Founded in 2015, FrankSkincare claims to be one of the pioneering organic skin care brands on the Singapore indie beauty scene.
In the last five years, the brand has been building up a strong base of loyal local customers and expanded into the physical retail space with a flagship in the city’s upscale financial district.
While founder Cissy Chen admits the journey has not been consistently smooth sailing, the brand has been growing due to an increased interest in organic ingredients, indie beauty and the wellness movement in recent years.
In 2019, the brand saw another year of growth and planned to open its second brick and mortar store along Orchard Road, Singapore’s busy shopping district, in 2020.
Chen told CosmeticsDesign-Asia that opening a second store was crucial to her business strategy.
She envisioned that the two physical stores would complement its online store and pop-up efforts to continue driving growth for the brand.
However, the outbreak of COVID-19 has derailed those plans. Instead, Chen said the company will channel its resources to tiding through this crisis.
“The virus has interrupted all the plans and made it less possible to open a second store. For a small company like us, one or two bad months could topple our entire business altogether. All our extra funds will have to go into ensuring we can survive this virus.”
Back to online basics
The panic that the outbreak had stirred up was felt at its flagship immediately. Overnight, the traffic at its store fell without the buzzing lunchtime crowd.
“We are doing a lot less business than before, even lesser than the January period right after Christmas. The impact is insane. We are currently discussing rental rebates with mall management, but they have been very slow to respond,” said Chen.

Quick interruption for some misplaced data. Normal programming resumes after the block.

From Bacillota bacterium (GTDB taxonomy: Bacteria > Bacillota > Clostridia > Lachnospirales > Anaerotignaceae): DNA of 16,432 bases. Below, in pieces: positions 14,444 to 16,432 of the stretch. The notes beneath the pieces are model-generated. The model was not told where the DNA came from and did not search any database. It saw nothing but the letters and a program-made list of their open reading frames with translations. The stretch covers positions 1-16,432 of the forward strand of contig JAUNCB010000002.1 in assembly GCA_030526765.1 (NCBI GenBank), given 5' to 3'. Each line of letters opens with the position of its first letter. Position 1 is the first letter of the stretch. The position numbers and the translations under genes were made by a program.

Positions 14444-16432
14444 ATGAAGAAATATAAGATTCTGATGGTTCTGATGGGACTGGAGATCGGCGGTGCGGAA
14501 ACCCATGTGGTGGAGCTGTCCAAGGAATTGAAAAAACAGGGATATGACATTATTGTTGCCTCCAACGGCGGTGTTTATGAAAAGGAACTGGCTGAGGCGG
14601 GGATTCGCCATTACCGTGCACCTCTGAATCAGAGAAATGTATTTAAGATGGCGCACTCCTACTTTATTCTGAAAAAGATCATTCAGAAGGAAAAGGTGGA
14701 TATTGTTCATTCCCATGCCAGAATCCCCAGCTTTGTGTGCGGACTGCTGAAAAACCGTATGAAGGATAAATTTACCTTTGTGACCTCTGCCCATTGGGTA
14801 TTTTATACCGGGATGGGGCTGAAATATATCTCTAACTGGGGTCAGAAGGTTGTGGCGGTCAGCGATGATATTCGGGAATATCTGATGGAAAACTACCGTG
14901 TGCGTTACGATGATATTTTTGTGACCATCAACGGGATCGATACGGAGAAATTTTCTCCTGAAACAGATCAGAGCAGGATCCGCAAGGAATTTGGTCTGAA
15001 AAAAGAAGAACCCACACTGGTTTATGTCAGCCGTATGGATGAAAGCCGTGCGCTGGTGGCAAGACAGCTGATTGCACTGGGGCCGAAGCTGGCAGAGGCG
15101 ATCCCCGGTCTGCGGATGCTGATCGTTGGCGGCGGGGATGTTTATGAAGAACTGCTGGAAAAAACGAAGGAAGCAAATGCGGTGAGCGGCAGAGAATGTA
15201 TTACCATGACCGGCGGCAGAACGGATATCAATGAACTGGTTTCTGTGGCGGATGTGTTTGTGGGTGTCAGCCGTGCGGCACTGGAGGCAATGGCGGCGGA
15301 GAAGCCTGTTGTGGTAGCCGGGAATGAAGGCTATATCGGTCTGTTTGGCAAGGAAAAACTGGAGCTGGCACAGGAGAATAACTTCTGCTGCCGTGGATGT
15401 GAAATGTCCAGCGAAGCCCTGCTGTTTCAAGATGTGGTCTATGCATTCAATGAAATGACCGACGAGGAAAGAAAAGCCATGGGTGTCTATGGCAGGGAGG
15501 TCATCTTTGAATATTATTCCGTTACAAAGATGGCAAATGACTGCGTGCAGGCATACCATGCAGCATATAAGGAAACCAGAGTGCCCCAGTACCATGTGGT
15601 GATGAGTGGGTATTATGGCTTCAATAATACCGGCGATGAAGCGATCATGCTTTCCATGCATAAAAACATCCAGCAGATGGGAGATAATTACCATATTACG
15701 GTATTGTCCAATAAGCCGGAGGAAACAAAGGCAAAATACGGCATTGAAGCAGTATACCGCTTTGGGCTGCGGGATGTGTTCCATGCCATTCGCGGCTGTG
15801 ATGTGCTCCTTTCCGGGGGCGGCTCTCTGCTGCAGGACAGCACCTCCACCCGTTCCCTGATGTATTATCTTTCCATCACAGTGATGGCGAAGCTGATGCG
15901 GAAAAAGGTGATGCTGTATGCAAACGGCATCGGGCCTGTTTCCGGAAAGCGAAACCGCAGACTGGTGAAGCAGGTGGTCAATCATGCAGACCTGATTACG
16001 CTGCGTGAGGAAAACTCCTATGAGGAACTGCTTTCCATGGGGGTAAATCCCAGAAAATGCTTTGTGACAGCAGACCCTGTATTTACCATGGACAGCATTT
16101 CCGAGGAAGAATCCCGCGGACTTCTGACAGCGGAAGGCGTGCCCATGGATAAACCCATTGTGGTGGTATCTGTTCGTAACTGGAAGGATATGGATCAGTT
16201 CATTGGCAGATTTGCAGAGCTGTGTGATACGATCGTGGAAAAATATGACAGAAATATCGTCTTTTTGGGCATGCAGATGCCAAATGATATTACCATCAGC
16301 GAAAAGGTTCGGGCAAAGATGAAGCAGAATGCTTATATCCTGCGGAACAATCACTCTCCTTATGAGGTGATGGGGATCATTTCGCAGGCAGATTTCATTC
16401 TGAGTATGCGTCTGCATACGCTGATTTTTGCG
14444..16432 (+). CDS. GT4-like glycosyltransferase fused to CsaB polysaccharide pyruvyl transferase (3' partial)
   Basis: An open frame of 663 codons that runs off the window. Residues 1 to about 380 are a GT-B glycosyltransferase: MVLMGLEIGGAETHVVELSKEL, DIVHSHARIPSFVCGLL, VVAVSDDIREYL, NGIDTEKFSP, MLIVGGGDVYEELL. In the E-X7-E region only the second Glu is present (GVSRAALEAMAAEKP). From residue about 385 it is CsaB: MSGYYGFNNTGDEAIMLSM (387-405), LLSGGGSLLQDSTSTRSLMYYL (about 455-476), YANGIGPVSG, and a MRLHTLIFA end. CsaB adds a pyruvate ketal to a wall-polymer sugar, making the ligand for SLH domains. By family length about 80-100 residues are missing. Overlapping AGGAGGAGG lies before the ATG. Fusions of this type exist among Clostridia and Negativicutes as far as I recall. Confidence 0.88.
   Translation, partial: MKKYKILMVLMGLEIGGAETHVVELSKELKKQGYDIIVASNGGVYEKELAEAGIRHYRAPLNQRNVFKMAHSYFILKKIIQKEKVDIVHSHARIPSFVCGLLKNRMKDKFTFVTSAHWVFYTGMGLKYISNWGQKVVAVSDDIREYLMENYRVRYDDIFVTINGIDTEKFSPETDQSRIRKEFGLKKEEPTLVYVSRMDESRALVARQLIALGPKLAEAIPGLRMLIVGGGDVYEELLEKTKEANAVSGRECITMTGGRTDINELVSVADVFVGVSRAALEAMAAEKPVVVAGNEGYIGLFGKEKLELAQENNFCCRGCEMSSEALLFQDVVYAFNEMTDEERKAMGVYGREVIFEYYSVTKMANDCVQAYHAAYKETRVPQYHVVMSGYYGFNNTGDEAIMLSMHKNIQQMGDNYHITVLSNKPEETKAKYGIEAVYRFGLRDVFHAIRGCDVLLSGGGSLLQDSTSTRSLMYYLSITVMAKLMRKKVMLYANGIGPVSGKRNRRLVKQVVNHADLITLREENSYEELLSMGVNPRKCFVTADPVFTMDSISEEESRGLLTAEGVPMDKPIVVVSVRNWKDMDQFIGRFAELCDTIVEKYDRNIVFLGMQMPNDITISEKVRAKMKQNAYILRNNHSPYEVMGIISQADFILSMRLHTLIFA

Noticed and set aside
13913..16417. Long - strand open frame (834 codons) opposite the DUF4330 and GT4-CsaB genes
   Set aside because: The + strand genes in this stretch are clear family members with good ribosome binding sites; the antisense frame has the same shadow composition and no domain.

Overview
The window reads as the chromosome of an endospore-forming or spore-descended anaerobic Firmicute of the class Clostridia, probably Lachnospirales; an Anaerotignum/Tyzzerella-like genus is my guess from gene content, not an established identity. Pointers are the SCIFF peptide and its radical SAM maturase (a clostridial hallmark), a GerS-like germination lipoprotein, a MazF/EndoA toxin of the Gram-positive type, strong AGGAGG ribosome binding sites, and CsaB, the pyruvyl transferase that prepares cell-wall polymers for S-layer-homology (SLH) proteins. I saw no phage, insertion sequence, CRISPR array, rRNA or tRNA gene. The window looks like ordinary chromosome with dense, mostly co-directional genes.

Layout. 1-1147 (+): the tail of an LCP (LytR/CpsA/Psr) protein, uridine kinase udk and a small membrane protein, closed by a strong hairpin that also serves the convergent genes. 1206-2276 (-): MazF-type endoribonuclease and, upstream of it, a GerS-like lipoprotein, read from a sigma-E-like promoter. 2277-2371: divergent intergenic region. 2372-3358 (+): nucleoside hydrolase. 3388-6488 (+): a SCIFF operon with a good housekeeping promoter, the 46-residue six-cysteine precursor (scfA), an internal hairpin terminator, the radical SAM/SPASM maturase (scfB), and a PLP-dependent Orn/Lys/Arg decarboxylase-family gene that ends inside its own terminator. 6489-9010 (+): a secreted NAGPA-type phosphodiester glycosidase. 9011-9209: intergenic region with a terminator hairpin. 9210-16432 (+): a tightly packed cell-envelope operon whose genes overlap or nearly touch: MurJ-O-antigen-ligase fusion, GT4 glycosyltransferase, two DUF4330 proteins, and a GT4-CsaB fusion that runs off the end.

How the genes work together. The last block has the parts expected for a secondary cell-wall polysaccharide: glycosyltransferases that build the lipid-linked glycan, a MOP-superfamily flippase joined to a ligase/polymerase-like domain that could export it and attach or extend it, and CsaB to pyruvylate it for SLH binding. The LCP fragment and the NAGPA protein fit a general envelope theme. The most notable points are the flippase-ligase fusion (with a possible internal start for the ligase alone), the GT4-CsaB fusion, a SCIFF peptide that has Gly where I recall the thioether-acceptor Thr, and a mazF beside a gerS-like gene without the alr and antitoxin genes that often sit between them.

The company managed to pull through in February with the help of a pop-up store it had committed to holding in February.
“It was during the peak of the virus outbreak. Our pop-up was in [Orchard Road] and it was very quiet. Our sales revenue from it was the worst we ever experienced, but without it, we would have done probably only one-fifth as well as our previous month,” said Chen.
Chen believes the impact of the virus on the retail industry will last six to nine months at least.
In the meantime, the company will be focusing its efforts in its e-commerce business and reinforce its presence online.
“It’s like going back to when we first started as a brand. We will focus our energy on online marketing with Facebook advertising and creating content to engage our customers on YouTube, Instagram and wherever we can reach them,” said Chen.
Additionally, Chen said she hopes to hold more pop-up store events if the situation allows as they help the brand gain plenty of new customers and gives them a chance to connect with their current customers.
“I would definitely do more pop-ups if there’s a chance, especially now that we probably won’t open another store, pop-ups can replace the effect we wanted from that. Also, pop-ups are good because they are more flexible, and we can play by ear,” she said.
So far, the brand has not made any plans to hold a pop-up event for the near future.
“We have not committed to any more pop-ups but I feel like things are more normal now. The traffic looks like its returning and there are lesser people wearing masks. But I think the spending power will still not be there yet for the next few months.”